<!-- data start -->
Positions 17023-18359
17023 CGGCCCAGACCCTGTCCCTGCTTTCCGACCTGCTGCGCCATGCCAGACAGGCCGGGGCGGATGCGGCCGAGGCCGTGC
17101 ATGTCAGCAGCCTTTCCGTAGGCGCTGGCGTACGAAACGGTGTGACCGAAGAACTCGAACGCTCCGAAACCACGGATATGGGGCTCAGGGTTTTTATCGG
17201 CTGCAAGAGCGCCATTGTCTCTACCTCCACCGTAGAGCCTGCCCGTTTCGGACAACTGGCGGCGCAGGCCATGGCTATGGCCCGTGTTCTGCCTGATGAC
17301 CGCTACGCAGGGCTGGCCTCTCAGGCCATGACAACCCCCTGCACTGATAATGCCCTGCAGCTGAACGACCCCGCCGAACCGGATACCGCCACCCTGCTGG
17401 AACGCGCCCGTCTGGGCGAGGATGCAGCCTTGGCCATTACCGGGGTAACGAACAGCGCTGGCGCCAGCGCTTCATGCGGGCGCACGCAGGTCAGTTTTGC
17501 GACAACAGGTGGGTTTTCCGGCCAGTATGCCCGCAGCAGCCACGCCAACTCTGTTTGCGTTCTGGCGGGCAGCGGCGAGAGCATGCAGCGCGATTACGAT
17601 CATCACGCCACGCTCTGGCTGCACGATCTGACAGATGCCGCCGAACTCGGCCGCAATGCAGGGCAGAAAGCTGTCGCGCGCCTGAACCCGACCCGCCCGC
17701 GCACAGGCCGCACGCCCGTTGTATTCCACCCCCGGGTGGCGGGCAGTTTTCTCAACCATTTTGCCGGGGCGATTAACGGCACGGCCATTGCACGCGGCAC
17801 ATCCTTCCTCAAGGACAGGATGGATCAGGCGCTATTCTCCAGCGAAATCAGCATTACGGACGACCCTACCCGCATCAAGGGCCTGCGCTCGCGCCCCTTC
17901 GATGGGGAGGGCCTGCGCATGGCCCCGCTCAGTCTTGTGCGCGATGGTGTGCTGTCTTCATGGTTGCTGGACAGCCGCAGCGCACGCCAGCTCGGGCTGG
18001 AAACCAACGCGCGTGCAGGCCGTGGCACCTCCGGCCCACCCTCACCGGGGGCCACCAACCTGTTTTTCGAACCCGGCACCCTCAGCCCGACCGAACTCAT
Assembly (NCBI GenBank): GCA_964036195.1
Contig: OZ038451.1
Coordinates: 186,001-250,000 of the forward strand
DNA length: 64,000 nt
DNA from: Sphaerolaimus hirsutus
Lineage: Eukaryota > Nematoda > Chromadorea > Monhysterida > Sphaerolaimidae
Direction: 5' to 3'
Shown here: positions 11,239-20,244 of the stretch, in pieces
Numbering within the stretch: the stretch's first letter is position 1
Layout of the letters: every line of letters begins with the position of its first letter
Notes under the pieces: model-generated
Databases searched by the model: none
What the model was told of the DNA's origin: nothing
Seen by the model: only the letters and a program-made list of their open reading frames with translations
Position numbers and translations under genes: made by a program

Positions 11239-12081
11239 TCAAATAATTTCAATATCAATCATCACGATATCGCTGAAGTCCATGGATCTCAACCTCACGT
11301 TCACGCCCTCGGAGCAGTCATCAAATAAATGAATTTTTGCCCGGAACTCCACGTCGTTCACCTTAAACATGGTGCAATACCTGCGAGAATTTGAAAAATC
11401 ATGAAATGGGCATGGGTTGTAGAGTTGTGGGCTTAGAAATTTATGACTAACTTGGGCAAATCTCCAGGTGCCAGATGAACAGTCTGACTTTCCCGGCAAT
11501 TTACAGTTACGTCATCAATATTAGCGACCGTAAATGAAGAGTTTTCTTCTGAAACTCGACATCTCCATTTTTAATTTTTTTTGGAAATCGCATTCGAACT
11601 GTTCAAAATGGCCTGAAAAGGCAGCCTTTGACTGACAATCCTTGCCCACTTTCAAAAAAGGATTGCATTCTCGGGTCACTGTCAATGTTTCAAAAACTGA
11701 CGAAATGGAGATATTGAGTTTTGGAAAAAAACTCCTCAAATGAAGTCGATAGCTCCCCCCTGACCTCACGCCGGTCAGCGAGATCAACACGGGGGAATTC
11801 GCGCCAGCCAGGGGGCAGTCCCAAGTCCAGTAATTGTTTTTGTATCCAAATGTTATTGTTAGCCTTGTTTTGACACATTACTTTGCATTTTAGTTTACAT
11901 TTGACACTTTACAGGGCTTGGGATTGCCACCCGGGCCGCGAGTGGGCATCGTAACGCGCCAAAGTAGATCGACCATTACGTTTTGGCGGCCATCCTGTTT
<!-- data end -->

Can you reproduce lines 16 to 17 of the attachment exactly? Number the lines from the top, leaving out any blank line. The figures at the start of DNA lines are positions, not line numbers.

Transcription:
DNA length: 64,000 nt
DNA from: Sphaerolaimus hirsutus